• Orient was too crude to appreciate the high interests and taste of the Europe. He introducedhis theory of fragmentation which stated that since Orient could not be presented as a whole,only fragments should be picked up that are appropriate for the interest of the Europeanaudience. Hence a new genre, namely „chrestomathy‟, was introduced. His anthologiesexpertly cover the censorship carried by the Orientalists and give an impression ofnaturalness despite being a collection of the fragments. Thus the reader only takes in thereconstructed image of the Orient as portrayed by the Orientalist. The thin distinctionbetween the original Orient and that of the Orientalist becomes indistinguishable. Sacy‟sworks „canonized the Orient‟. Pioneer of this field though he was, however, he was soonreplaced by the newer versions of the Orientalists after many texts from the Orient weretranslated. Philology has been defined by Renan as "science of humanity" whereas Nietzscheconsidered himself a philologist. Words and the history of the impressions and indentations inmeanings they have gone through, for him conveyed an adventure. Philology provided theinsight into language where history of words have both aesthetic and historical power. Renanwas interested in the scientific historical narration philology offered as opposed toconstructed history propagated by Catholic Church (Renan once considered clergy as acareer). He saw philology and modern culture intertwined stating "the founders of modernminds are philologists". Philology offered "rationalism, criticism, liberalism" and as acomparative discipline it clearly sees through supernaturalism (of religion) to reality ofscientific developments. And Above all else it offers a powerful position to philologists whothrough "judging, comparing, combining, inducing" arrive at the system of things. Philologystudies evolution of language, when language itself is a symbol of power, forming the verystructures through which power operates , indirectly it is a study of evolution of power. In thisview, Renans contribution to Orientalism is significant, for Orientalism was developed onscientific and rational basis. The claim of divine origin of language was discardedphilologically, and Sanskrit was found to out-date Hebrew. Renan studied Orientphilologically and infused into the field a scientific attitude. Orientalism owes much of itstechnical terminology and vocabulary to him Up till now, India and China was considered to constitute the Orient but now Renin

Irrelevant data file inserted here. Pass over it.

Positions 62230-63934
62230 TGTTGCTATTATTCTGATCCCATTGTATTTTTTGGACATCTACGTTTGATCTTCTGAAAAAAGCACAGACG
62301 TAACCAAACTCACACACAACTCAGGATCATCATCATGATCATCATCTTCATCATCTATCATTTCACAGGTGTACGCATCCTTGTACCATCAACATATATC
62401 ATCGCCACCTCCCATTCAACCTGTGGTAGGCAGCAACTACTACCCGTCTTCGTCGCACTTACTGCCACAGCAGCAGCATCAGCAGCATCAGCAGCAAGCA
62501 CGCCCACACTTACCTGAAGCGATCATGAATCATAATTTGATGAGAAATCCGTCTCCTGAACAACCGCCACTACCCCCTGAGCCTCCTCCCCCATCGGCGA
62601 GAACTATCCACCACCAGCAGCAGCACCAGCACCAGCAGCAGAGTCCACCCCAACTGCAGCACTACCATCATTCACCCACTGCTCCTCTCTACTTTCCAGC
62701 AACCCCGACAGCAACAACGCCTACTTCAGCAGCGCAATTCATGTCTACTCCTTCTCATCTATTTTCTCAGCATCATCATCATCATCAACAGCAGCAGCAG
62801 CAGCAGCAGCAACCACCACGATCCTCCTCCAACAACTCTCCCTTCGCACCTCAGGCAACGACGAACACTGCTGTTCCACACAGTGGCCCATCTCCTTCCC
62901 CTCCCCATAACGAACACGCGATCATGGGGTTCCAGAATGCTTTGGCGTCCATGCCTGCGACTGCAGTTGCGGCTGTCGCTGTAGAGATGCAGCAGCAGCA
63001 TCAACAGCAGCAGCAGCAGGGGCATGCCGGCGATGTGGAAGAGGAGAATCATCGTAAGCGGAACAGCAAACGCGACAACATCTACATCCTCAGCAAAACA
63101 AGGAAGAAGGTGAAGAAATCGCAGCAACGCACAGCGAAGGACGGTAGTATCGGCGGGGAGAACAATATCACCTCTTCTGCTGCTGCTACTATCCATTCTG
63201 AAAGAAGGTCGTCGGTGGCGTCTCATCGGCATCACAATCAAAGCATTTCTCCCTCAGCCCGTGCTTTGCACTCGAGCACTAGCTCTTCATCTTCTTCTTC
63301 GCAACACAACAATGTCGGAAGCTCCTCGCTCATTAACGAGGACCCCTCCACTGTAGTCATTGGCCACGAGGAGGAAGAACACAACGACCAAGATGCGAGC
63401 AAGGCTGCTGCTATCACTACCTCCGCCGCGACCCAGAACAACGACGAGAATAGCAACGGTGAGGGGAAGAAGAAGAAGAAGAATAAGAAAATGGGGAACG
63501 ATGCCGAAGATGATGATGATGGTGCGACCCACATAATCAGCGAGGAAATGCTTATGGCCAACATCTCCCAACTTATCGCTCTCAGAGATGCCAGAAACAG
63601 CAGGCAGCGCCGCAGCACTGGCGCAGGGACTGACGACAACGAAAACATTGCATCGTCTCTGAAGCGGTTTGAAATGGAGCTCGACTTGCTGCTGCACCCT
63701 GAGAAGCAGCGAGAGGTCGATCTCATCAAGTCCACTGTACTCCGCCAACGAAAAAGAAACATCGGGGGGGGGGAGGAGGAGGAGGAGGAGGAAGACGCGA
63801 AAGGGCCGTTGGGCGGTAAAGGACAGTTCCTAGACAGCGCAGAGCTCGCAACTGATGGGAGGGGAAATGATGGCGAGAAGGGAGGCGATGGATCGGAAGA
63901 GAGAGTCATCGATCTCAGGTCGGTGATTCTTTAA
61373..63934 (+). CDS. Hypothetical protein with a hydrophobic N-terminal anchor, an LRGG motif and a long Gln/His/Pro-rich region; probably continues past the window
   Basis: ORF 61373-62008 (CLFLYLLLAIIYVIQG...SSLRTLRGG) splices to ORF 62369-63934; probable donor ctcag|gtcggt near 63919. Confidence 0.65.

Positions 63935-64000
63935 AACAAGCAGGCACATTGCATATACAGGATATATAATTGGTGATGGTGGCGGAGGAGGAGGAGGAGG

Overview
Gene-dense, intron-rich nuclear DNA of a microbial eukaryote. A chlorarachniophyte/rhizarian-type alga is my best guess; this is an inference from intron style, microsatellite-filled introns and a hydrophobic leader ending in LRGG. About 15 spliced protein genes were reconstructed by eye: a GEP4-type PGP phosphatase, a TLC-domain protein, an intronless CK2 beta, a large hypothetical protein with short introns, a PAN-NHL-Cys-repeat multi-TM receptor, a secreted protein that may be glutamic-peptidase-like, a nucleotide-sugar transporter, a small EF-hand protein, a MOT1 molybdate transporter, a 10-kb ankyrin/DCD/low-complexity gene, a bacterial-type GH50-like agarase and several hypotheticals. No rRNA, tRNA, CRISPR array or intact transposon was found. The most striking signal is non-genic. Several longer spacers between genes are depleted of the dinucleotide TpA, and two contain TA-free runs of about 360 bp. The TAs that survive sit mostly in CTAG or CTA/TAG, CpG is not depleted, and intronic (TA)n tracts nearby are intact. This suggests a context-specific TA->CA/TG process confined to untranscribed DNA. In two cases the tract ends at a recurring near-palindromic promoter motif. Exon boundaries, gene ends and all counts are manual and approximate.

• opted to devise another form, which came to be known as Semitic Orient. He aimed to bringthe previously unknown „inferior‟ languages of the Semitic into limelight and study them as ascience. He was of the view that Semite and Semitic were the „creation‟ of philosophy.Creation was taken in the sense that these languages were taken out of their hidden places andgiven voice. They were also made available for comparison by devising a system forclassifying languages into Indo-European and Semitic. To study about the origins ofChristianity and Semitics was his field of specialization. Semitic, considered to be a crude phenomenon held the central position as a branch ofthe Orient. It was placed in the inverse relation to the „normal languages‟. In this discourse,Renan achieved expertise through extensive reading along with observation. However, Renantreats everything related to the Orient or the Semitic to be below the standards. The Semiticwas, therefore, he declares to be inferior to human race in every course of life. At the sametime, he reminds his readers that his depictions are merely on „prototypes‟ rather thananything from real life. Hence, the tenants of Semitic are reduced to laboratory „specimens‟instead of being regarded living creatures. In his book Histoire generaleetsysteme compare des languages semitiques, Renan drawsan analogy between anatomy and linguistics. Like anatomy discovers the internalarrangement of things which is mostly hypothetical, linguistics constructs the paradigm ofproto-Sematic and Proto-Indo-European. They are the products of laboratory available in theexaggerated form for the public. The Orientalists take out only those examples of the Orientwhich depict their inferiority and then use it as a base to give their verdict on it. Sincelinguistics does not have the ability to classify like anatomy, it uses the binary structure ofcomparative nature for this purpose. This makes the Indo-European and the Semitic stand incontrast to each other where the former is more live; in fact, „organic‟ while the latter,„inorganic‟. In Renan‟s view, Semitic is all about comparing the infant phenomenon with moredeveloped languages of rest of the world. Ironically, on one hand he preaches that alllanguages belong to the people of the nature, while on the other, he completely discards theSemitic as a „live language‟ or Semites as „live creatures‟. The Orientalist scientist, thus,„constructs‟ a vision that keeps these polar phenomenon at one place. This authority to define